Anticipation of spring seems to make the days longerPublished 7:25am Sunday, March 3, 2013
Column: Serendipity Gardens, by Carol Hegel Lang
According to the groundhog who didn’t see his shadow we will have an early spring just like last year. Even though we have had a very mild winter I am ready to get my hands dirty in the gardens and await the tulips and daffodils to come to life with their beautiful show of colors.
Why is it we always seem to wish the days away in favor of another season? For me it would be because the days are getting longer in the spring and I can finally be outdoors again. I love the anticipation as I walk through the gardens every morning to see what has come to life and shown its face to me, it just never grows old to see a new seedling peeking out of the ground.
With lots of projects to be done in the gardens I am already making my lists of things to do. I have my seeds, the seed starter mix and the containers to plant them in sitting ready to go but it will be a few more weeks before I do any planting. This is when I wish I had a large greenhouse so I could really plant lots of seeds and much earlier than I can with the very tiny greenhouse (I use that term loosely) that I have. When I page through my garden catalogs and see some of the magnificent greenhouses for sale, I dream of being a wealthy gardener who has unlimited finances instead of someone who has to check the balance in her checkbook before she places an order for anything.
I do count my blessings every time I walk into the gardens for the beauty that abounds in them and that I am able to get out there and physically do the work even if at the end of the day my body is screaming at me and saying you really should cut back on your gardens.
Some of the signs of spring are fragrances that waft across the gardens coming from the early blooming trees like the lilacs and crabapple. When my forsythia blooms I know that spring truly is on the way. Again this spring I will look forward to the weeping cherry and hope the pagoda dogwood has blooms. Last spring the cold spell really did a number on the dogwood just as it was beginning to bloom.
Hopefully the “angelique” tulips I planted last fall will bloom in lovely shades of pink about the same time as the weeping cherry tree to give me color in the cutting garden. The alliums will add so much height and color to all of the gardens this spring and they just seem to be so cheery as they wave their heads with the winds. If you haven’t added alliums to your gardens I would highly recommend them.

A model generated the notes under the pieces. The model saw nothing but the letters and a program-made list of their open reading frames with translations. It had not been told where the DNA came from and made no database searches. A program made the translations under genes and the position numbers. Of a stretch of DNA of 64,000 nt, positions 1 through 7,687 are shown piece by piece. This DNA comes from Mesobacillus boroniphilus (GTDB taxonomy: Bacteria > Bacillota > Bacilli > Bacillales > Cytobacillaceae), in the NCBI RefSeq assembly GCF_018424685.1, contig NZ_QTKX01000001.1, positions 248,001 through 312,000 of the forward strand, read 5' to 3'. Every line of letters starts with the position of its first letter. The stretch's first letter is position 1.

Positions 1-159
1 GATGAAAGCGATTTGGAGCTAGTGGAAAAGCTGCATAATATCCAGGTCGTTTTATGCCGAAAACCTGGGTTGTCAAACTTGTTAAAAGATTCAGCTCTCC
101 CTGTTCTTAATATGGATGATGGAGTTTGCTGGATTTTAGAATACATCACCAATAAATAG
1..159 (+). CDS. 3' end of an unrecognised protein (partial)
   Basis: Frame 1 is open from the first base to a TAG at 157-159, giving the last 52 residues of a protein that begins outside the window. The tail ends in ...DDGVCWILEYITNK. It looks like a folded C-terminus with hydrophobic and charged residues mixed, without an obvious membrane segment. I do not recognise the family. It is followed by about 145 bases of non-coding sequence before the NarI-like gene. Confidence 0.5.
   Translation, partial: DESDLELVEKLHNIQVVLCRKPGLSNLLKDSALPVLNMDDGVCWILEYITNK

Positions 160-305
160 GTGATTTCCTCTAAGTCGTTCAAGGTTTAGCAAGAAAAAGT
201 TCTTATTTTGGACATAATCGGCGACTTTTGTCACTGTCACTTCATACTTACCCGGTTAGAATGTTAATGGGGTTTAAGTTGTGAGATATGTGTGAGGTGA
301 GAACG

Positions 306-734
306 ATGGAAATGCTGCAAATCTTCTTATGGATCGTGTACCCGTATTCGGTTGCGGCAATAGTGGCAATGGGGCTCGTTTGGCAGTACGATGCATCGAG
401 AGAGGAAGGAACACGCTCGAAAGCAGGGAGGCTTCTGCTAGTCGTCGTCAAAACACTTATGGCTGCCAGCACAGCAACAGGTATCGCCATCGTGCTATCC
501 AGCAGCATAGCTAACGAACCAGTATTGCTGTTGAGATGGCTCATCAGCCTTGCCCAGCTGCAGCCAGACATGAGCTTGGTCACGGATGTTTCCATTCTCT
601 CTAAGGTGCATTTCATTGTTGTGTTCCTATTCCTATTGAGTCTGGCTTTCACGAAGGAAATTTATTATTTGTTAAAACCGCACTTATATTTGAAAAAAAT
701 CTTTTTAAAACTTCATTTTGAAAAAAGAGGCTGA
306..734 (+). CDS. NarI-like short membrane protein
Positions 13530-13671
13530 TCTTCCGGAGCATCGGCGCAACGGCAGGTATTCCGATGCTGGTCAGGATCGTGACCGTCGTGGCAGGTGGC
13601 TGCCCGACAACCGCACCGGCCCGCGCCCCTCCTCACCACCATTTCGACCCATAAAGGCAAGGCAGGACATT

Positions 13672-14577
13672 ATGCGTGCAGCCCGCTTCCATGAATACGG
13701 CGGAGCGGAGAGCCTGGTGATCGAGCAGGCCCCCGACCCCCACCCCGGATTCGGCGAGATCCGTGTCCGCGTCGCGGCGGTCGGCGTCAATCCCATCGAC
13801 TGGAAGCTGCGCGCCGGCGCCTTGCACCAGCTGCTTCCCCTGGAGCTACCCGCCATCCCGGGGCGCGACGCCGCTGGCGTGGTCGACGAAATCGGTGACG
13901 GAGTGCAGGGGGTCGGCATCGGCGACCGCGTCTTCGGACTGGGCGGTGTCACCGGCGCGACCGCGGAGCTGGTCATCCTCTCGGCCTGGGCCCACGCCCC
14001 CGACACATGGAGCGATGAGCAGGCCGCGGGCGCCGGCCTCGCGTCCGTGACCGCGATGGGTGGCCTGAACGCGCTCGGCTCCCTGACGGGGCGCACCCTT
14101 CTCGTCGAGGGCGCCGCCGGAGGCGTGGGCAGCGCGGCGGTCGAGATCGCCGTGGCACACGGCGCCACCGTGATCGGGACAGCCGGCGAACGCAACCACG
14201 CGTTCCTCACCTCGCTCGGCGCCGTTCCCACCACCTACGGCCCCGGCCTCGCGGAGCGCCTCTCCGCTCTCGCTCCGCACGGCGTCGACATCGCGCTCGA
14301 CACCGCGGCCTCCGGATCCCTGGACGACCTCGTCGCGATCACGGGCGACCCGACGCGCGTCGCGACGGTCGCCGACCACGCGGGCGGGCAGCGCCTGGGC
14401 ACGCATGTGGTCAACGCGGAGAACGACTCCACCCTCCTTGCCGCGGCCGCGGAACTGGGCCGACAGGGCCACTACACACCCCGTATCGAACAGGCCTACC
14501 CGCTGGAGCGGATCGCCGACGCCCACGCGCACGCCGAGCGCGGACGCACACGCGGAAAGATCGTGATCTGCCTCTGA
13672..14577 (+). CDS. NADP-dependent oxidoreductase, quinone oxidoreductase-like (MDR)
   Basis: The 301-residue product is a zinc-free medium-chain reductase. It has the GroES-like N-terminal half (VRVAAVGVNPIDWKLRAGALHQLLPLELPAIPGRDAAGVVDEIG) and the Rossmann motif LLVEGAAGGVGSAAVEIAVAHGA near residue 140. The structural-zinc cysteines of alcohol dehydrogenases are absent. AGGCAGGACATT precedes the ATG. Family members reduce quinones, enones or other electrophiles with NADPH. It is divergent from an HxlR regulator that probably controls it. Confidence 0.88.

In the fall I do all the cleanup of my gardens so when spring arrives I don’t have a lot of work to do. The few rudbeckia that I left the seed heads on will need to be cut down, and I need to cut back the clematis. The yard will need a good raking when it warms up, and then I will spread a thin layer of compost over the grass. My fingers are crossed that we will get some much needed rainfall this spring; if not I will start watering the trees and shrubs.
For me some of the harbingers of spring are the buds swelling on the trees, robins in my yard and a little later the blooms of the wildflowers in the gardens. When the robins appear in my yard I always feel a pang of happiness in my heart because I know it won’t be long and I’ll be gardening again. I have always heard the tale of three snows will fall on the robins’ tail before spring is truly here. With so many robins over wintering in our area these days that doesn’t really ring true, but I don’t usually have any in my yard during the winter season so I seem to believe this folk lore.
Annuals in containers are a big part of my spring planting tasks, but I love to see how the combinations will play out with the beds of flowers. Like most gardeners I have my old standby plants, but I also like to add the new ones just to try them out and see how they will perform for me. The annuals are what give me color all season long as perennials bloom only a few short weeks. Thankfully, I have lots of self-seeding annuals that seem to thrive in my growing conditions. Kiss me over the garden gate, coreopsis, cosmos, larkspur and many others will add lots of interest to the gardens. Some of them will get transplanted to other more appropriate areas of the garden and some will stay where they seeded themselves; some will be shared with other gardeners. Carol Hegel Lang is an Albert Lea resident and local green thumb. Her email is firstname.lastname@example.org.